Clairton air quality remains an ongoing concern |
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Jamie Martines

John Macus fell in love with his fixer-upper on First Street in Jefferson Hills, just over the Clairton border, when he moved in about nine years ago. The backyard was perfect for his two dogs, with plenty of space for his exercise equipment, too.

“You know it’s there, it’s a huge place,” he said of the nearby Clairton Plant. “But to actually experience it — it’s a whole different story.”

Over time, Macus, 39, realized the air often smelled like asphalt. He said he could taste it when he exercised in his backyard or ran the nearby Montour Trail.

“There’s times when I’ll come out here and there’s a bluish haze,” he said, looking out at the yard on a crisp, mid-January day, less than a month after the Dec. 24 fire at the Clairton Plant knocked pollution controls offline and heightened residents’ concerns about air pollution problems.

Residents like Macus say air quality issues persist.

Experts are also concerned about chronic exposure to poor air quality across the region.

“Even though the air may look all right on a certain day, certainly compared to the dark, smoggy, sick air pollution days, that doesn’t mean there’s no air pollution in it,” said Kevin Stewart, director of environmental health for advocacy and public policy at the American Lung Association.

A report issued by the association in April gave Allegheny County a failing grade for air quality and ranked its air among the worst in the country.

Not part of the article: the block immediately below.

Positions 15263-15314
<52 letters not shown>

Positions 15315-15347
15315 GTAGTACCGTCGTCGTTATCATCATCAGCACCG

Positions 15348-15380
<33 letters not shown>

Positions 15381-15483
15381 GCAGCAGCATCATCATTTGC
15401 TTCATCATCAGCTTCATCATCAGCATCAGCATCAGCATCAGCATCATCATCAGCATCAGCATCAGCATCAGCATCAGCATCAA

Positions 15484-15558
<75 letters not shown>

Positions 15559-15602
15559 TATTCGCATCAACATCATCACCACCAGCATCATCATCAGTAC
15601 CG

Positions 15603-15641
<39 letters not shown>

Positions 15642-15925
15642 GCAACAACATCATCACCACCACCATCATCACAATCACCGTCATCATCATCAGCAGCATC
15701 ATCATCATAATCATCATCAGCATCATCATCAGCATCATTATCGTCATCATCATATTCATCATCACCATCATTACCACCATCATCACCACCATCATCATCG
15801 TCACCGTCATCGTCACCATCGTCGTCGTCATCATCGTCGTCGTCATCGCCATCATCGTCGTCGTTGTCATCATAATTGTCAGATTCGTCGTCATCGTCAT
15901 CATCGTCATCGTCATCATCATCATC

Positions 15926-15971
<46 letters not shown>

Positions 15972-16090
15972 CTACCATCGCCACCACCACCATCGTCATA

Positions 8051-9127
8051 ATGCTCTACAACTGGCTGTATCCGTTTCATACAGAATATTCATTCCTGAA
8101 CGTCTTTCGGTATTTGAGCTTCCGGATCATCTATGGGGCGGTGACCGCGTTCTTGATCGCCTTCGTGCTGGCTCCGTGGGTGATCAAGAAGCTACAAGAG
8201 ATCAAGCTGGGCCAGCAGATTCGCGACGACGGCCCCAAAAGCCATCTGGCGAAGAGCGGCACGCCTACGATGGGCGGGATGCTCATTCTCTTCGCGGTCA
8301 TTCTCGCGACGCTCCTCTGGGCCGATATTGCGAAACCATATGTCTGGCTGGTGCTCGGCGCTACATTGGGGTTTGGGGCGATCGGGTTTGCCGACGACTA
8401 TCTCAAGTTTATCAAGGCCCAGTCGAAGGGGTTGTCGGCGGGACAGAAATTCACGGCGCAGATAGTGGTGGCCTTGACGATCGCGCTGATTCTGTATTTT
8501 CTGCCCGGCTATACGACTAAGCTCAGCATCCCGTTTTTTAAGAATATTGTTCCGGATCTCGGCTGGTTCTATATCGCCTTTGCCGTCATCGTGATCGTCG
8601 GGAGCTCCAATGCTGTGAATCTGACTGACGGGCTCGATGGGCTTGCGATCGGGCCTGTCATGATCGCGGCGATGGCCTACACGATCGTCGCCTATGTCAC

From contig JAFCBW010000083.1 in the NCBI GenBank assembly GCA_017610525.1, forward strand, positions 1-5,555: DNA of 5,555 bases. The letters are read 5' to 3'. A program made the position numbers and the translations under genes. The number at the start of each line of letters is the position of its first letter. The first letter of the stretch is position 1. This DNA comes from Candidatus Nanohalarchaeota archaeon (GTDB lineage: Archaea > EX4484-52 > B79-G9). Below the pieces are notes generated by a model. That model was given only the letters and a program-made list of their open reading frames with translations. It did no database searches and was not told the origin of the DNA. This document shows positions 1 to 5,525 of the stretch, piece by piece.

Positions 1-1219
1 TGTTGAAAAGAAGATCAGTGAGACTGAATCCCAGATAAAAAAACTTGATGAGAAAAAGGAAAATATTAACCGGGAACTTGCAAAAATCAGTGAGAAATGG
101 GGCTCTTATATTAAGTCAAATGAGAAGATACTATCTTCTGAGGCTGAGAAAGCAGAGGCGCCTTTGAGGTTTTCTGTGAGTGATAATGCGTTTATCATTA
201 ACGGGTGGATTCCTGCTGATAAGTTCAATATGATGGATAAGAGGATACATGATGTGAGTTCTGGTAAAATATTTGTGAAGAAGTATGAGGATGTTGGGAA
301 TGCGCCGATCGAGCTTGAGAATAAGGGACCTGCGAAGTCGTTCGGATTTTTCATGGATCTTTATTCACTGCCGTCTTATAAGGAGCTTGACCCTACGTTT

High levels of the pollutant sulfur dioxide, or SO2, were the focus of concerns following the fire. But SO2 is only one of several pollutants — including ozone, particle pollution, carbon monoxide and nitrogen dioxide — that contribute to the federal Environmental Protection Agency’s measures of overall air quality.

Instances of high levels of SO2 do not always coincide with predictions for unhealthy air quality days, such as when levels of other pollutants are high.

The region’s topography and weather events like surface temperature inversions — when pollution and cold air is trapped closer to the surface by a layer of warmer air — exacerbate pollution, especially in river valleys.

Allegheny County also ranks in the top 2% of U.S. counties for cancer risk from about 200 potentially cancer-causing pollutants identified by the EPA, according to a 2013 report from the University of Pittsburgh Graduate School of Public Health.

SO2 is not a carcinogen, but other substances also found in coke oven gas put those emissions among the top potential cancer drivers in the region, according to the report.

“That risk is going to be much more elevated the closer you are to those point sources,” like the Clairton Plant, said Jim Fabisiak, director of the Center for Health Environments and Communities at Pitt’s Graduate School of Public Health.

Pinpointing what’s causing cancer — whether it’s air pollution, or some combination of factors like diesel exhaust and smoking — is challenging, he said.

Residents like Macus are worried about taking chances on their health.

He keeps two air purifiers in his house — one in the bedroom, one in the kitchen — along with a filter on the furnace.

He joined with Clairton residents to initiate a class action lawsuit in 2017 against U.S. Steel over emissions from its Clairton Coke Works. Best-case scenario, the plant would eliminate the pollution or shut down. At the very least, he had hoped they would win enough to offset moving expenses.

The lawsuit didn’t go anywhere. Macus hasn’t either.

“I shouldn’t have to leave here,” he said.

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